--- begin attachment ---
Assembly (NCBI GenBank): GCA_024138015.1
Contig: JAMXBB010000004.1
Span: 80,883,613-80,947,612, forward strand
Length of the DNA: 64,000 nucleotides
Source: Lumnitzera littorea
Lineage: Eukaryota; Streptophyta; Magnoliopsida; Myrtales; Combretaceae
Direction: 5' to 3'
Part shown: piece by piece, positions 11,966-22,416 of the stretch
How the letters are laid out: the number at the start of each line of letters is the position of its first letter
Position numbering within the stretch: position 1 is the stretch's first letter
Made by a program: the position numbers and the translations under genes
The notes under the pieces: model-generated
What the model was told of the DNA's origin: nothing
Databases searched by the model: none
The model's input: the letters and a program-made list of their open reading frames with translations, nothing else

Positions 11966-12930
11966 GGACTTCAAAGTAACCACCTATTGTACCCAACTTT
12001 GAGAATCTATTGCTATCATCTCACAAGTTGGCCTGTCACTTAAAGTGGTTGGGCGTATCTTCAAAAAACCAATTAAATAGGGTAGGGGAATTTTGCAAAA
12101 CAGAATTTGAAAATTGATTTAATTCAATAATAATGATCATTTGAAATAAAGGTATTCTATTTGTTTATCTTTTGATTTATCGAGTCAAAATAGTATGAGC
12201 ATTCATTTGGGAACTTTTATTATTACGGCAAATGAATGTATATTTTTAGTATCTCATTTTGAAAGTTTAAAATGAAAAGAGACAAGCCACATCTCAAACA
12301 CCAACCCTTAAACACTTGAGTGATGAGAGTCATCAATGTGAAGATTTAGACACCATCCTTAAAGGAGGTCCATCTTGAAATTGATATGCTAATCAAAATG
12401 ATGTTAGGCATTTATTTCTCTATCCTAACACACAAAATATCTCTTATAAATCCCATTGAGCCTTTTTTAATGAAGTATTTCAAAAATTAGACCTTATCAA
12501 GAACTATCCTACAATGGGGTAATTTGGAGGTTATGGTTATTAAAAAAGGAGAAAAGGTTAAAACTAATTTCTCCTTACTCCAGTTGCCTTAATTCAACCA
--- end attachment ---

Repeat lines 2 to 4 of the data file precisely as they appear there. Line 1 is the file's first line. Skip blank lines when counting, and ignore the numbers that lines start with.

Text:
Contig: JAMXBB010000004.1
Span: 80,883,613-80,947,612, forward strand
Length of the DNA: 64,000 nucleotides